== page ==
Students in Europe facing surge of anti-Semitism

Students on university campuses throughout Europe are facing a surge in anti-Semitism, with problems in the United Kingdom up 59% in just a year and one student in Glasgow being told to “go gas herself,” according to a report from the Investigation Project on Terrorism.

Student Ethan Gabriel Bergman, speaking to the Dutch newspaper Israel Nieuws, described, at the University of Maastricht in the Netherlands, “dozens of incidents … including the administration’s decision to ignore International Holocaust Remembrance Day.”

Explains the report, “If there were a survival handbook for Jewish students at the universities of Europe, it would probably begin with this: Tell no one that you’re Jewish. Condemn Israel as a terrorist, genocidal state. Get used to it.”

Universities in Belgium, France and the U.K. are reporting the same issue, with the U.K. confirming just last month “antisemitic abuse on university campuses has reached record levels” – a full 59 percent higher than in 2020.

“And it’s not just students. As one professor at the University of Maastricht told a Jewish colleague, ‘If you want to keep your job, don’t tell anyone that you’re Jewish and that you support Israel,'” the report explained.

Earlier in the year there were anti-Israel demonstrations across Europe, with university protest banners demanding, “all [Israel] wants to see is blood. Arab blood, as much as possible – blood, the more the better – blood, the main thing is that Arab blood is spilled,” the report said.

“Yet when a Jewish student wrote despairingly of this in a student Facebook group, the replies that came in were anything but supportive. ‘Filthy cancer-Jew, I hope that they turn the gas chambers back on,’ one person wrote, and another: ‘your stinking people will be destroyed.'” the report noted.

But worse, when the student sought a disciplinary response to the attack, school officials said, “Don’t you think you deserved it for being so unfriendly?”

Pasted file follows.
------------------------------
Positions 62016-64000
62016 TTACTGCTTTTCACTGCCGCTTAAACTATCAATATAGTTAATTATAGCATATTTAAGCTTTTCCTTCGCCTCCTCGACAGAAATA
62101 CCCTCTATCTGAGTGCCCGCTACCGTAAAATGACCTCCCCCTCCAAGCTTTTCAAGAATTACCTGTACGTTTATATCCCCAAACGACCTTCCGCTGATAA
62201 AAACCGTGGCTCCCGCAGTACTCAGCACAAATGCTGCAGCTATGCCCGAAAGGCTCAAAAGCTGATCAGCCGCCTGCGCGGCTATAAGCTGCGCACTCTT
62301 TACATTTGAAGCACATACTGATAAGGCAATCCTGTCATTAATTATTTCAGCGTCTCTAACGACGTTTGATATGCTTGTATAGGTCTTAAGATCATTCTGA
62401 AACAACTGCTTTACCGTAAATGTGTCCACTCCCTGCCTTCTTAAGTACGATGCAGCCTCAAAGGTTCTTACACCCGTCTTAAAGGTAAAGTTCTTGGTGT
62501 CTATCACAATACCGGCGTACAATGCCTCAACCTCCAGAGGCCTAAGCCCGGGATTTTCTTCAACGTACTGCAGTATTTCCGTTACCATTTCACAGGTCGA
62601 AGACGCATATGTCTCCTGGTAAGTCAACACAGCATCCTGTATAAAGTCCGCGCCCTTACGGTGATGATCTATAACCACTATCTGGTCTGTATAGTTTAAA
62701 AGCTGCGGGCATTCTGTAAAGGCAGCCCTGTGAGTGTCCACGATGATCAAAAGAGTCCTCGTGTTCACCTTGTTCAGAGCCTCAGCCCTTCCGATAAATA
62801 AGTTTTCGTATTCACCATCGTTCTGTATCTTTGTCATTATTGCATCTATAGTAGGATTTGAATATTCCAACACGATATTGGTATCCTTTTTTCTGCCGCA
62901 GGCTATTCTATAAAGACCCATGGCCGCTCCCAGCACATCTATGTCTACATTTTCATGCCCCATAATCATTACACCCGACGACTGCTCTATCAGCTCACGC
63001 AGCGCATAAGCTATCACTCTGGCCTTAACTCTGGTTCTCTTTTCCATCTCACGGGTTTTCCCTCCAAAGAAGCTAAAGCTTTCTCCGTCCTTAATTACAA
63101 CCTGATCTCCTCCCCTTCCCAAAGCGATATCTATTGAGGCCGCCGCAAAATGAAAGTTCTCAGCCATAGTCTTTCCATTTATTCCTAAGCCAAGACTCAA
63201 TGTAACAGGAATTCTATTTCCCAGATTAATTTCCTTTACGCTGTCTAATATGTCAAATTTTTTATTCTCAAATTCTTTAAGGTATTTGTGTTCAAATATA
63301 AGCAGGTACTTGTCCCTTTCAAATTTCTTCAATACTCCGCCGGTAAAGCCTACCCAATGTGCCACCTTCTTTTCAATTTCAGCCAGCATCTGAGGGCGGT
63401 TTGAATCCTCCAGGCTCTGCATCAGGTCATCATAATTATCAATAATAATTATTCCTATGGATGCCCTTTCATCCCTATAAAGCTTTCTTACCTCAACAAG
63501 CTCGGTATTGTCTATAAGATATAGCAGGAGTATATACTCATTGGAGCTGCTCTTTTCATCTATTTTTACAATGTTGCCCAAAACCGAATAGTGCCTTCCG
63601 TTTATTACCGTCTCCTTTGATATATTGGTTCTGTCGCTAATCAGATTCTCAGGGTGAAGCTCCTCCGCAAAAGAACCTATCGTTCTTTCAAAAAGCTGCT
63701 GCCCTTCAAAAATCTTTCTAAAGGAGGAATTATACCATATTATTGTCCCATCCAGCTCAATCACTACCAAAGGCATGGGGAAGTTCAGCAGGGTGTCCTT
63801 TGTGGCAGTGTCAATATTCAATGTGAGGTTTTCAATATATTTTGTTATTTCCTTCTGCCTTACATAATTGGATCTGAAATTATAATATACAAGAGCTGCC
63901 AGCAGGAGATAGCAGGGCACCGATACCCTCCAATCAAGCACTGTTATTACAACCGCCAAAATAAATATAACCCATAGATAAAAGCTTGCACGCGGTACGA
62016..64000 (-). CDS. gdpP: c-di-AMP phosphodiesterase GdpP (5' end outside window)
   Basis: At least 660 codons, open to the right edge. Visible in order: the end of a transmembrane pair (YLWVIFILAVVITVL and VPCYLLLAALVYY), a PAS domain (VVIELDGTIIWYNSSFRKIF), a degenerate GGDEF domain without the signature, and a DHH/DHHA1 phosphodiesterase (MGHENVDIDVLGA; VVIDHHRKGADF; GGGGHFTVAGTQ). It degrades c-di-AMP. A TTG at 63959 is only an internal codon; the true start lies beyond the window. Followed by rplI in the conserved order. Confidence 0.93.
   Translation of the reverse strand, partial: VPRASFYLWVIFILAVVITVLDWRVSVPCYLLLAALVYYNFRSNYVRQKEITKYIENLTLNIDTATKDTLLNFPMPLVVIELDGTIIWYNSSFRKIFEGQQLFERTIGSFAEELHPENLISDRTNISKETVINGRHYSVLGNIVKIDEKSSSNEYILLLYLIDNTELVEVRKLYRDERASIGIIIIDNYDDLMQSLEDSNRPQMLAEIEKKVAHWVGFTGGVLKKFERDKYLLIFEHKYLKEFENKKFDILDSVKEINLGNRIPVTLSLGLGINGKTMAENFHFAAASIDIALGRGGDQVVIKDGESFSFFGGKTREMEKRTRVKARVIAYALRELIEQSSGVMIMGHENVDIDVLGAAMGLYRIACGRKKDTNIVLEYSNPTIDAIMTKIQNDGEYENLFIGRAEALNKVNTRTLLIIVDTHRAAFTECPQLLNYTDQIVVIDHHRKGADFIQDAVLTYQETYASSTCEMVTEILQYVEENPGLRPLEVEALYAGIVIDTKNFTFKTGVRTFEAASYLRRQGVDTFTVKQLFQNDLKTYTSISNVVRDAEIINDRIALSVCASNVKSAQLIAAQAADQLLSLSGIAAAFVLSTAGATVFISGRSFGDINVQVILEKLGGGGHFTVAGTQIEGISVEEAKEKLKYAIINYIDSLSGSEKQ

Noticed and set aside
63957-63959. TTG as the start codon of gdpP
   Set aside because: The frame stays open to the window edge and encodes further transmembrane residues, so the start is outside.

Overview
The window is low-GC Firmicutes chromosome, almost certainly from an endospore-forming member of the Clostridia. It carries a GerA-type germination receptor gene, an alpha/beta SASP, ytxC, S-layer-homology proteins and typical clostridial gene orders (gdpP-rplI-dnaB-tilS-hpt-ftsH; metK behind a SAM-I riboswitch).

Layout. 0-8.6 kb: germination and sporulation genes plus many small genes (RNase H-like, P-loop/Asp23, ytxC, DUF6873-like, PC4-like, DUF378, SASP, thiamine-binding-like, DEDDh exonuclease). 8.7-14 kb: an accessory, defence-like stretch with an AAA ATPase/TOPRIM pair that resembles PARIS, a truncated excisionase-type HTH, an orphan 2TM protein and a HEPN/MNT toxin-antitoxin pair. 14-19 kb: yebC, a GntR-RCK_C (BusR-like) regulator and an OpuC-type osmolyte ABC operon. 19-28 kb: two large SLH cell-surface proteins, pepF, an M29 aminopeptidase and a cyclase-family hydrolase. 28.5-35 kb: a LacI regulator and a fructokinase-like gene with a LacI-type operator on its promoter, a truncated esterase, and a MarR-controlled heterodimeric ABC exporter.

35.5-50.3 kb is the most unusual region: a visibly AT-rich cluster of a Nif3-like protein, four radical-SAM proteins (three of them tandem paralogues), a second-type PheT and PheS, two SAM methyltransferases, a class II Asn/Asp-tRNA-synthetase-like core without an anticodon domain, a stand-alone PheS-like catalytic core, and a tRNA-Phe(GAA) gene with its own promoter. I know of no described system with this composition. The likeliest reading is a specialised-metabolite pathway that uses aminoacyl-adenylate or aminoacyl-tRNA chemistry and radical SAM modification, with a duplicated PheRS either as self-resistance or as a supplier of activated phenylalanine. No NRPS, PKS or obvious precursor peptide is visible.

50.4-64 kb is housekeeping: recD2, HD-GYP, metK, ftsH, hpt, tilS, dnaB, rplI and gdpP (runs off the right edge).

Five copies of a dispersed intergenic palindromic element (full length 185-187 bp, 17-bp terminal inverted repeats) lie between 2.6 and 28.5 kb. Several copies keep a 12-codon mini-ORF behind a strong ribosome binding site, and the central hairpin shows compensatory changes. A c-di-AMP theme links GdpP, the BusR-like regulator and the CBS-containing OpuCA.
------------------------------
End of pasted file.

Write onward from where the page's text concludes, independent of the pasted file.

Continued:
Bergman reported that he’s watched the BDS movement – to boycott, divest and sanction Israel – expand and that he’s been told groups will work with the European Jewish Association only if they will join that effort.

Maastricht officials, when asked about the situation, denied there had been any complaints of discrimination.

The report explained at the University of Gent, in Belgium, officials declared “solidarity with the Palestinian people who, since 1948, have opposed a settler-colonial regime involved in ethnic cleansing … and apartheid.”

More than 1,300 students and professors signed on.

The population of Muslims is higher than the Jewish population on most campuses, the report said, “but that doesn’t explain the full aggressiveness of the anti-Jewish hate on Europe’s campuses, nor does it explain the pro-Palestinian, anti-Israel sentiments of so many European professors.”

The report said Holocaust survivor Regine Suchowolski-Sluszny regularly gives lectures in Belgian schools about her own experiences, and described how teachers often question her about Israel and Palestine, “attempting to compare the Nazi regime with Israel.”

“They have little knowledge of the history or the actual situation in the Middle East,” she explained. “It isn’t of interest to them, and so they go along with what they hear on TV.”

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This article was originally published by the WND News Center.

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